# output of p[-2] in C array [duplicate]

I was trying the below code snippet. Please help me in understanding how the o/p is coming as 2? What does `p[-2]` mean here?

``````int main(void){
int ary = {1, 2, 3, 6};

int *p = ary + 3;

printf("%d\n", p[-2]);
}
``````

`ary` is an array of four `int`s. This will be put in memory like this:

`````` |  1  |  2  |  3  |  6  |
^     ^           ^
|     |           |
ary  p - 2         p
``````

By saying `p = ary + 3`, you're setting `p` to the address of the fourth element in the array. So, `p` is pointing to `6`. `p[-2]` is equal to `*(p - 2)`. That means you point `p` to the second element in the array, and access its value: `2`.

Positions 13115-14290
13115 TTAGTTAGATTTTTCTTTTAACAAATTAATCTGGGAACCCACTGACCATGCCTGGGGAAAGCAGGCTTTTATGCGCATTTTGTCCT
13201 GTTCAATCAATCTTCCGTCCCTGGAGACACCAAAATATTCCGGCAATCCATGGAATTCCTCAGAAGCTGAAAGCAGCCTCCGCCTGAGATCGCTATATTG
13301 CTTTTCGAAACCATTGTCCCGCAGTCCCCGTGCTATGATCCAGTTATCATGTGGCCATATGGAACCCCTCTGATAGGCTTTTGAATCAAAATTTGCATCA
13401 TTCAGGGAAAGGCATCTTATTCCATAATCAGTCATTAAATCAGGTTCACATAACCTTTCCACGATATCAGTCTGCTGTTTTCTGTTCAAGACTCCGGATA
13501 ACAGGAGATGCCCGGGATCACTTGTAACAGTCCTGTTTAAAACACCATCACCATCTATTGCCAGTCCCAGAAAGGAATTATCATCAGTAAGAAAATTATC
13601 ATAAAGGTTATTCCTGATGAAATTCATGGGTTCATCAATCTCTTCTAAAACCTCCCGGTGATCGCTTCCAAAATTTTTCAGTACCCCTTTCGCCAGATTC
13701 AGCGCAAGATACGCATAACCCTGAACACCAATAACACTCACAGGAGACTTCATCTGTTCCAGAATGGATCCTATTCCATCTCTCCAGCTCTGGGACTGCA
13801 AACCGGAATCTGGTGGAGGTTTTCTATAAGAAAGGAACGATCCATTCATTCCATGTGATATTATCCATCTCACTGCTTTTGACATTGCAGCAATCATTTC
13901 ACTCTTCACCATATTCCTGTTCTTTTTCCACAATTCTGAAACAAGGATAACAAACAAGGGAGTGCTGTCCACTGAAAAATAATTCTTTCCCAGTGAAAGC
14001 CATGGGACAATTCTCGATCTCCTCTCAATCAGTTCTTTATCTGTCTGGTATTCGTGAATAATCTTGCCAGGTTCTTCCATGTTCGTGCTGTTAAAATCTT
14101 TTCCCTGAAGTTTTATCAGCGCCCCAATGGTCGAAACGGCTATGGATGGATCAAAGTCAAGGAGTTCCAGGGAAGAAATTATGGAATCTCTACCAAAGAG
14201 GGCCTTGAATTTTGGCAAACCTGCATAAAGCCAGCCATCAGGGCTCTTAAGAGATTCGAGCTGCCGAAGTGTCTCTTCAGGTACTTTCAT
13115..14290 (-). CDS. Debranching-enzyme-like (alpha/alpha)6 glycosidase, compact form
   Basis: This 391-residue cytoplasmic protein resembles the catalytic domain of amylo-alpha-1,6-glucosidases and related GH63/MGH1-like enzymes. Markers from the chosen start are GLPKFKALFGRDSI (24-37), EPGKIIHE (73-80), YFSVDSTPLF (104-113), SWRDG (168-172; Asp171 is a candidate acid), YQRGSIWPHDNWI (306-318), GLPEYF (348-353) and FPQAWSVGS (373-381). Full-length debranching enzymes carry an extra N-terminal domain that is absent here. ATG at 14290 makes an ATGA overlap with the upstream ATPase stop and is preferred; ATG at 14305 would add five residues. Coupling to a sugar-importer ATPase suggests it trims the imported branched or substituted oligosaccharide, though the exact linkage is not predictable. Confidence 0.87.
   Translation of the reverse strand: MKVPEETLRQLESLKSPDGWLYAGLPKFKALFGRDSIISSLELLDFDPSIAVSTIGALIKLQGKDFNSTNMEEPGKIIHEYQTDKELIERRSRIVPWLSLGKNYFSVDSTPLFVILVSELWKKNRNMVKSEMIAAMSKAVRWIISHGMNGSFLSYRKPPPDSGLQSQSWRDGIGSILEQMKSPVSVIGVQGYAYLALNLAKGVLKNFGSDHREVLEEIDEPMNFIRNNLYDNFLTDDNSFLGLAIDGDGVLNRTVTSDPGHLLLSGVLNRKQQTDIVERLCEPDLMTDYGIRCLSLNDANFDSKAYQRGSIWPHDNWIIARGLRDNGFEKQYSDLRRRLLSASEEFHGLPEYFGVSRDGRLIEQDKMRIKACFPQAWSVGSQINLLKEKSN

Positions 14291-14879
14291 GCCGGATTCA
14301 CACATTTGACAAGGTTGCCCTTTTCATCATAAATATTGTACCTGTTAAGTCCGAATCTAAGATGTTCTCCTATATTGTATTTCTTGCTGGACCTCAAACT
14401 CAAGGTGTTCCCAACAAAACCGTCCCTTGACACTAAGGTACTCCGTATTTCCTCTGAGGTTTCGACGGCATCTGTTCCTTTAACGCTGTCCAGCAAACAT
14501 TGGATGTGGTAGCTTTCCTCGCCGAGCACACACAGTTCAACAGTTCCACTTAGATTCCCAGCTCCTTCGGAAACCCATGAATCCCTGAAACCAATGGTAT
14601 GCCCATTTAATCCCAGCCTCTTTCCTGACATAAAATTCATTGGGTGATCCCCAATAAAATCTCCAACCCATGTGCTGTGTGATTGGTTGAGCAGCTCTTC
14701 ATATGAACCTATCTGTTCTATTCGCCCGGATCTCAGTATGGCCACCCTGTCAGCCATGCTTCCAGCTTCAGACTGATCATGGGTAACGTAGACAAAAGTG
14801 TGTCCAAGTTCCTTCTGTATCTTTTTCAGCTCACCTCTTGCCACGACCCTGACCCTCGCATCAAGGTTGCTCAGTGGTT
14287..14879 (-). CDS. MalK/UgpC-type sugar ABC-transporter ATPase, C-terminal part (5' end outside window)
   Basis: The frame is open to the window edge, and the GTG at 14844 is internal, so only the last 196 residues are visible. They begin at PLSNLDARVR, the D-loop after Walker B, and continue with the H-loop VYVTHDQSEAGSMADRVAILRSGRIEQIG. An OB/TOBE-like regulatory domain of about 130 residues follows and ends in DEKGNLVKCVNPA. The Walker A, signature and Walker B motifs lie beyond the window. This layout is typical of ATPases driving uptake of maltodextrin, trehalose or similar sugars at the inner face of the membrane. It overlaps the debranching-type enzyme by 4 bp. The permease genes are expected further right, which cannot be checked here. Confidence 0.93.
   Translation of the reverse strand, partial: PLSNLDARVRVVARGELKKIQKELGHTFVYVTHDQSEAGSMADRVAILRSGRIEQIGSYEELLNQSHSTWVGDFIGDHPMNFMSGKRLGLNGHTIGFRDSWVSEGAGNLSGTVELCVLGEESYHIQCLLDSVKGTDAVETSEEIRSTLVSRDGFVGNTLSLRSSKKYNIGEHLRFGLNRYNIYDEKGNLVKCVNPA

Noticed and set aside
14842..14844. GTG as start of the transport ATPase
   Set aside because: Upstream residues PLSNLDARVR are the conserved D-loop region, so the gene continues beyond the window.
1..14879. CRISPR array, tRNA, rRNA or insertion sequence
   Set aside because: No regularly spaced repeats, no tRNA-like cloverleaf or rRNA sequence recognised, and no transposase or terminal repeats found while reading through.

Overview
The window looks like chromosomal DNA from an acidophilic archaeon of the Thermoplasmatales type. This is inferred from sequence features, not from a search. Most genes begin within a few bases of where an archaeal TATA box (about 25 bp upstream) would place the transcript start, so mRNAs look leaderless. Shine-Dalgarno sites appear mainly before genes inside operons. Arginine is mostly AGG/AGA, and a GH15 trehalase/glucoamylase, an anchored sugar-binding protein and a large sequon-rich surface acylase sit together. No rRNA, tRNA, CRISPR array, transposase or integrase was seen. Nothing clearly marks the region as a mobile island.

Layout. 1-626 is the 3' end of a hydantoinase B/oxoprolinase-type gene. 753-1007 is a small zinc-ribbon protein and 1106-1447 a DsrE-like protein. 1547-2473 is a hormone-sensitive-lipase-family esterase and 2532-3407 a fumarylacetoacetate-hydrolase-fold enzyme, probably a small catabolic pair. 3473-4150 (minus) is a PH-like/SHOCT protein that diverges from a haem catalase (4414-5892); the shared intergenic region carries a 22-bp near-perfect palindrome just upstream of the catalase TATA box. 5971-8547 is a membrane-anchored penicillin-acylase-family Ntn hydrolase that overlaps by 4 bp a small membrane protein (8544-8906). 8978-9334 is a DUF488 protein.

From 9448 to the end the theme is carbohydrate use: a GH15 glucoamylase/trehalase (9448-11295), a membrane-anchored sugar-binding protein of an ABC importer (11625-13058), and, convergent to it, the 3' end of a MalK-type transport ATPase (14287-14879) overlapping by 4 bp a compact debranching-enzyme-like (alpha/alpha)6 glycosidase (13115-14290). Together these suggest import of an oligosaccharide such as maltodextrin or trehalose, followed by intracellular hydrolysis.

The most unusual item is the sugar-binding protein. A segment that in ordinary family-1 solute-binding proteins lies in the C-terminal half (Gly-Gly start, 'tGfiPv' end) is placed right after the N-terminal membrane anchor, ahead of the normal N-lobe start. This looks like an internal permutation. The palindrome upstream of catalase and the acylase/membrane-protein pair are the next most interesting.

• you mean simple mathematics...p= arr+3; p-2 => arr+3-2 => arr+1 => arr.....Correct me If I am wrong. Dec 5 '14 at 13:11
• Exactly, you got it right! Please accept an answer if it helped you. Dec 5 '14 at 13:13
• `ary` is an array of 4 `int`s, instead of a pointer to an array of 4 `int`s.
– mch
Dec 5 '14 at 14:16
• Thanks, edited it. Feel free to edit anything if needed. Dec 5 '14 at 14:19

`int *p = ary + 3` points to ary so if you move the pointer two steps back you will get ary

• @deviantfan Sorry for the incorrect index. Dec 5 '14 at 13:13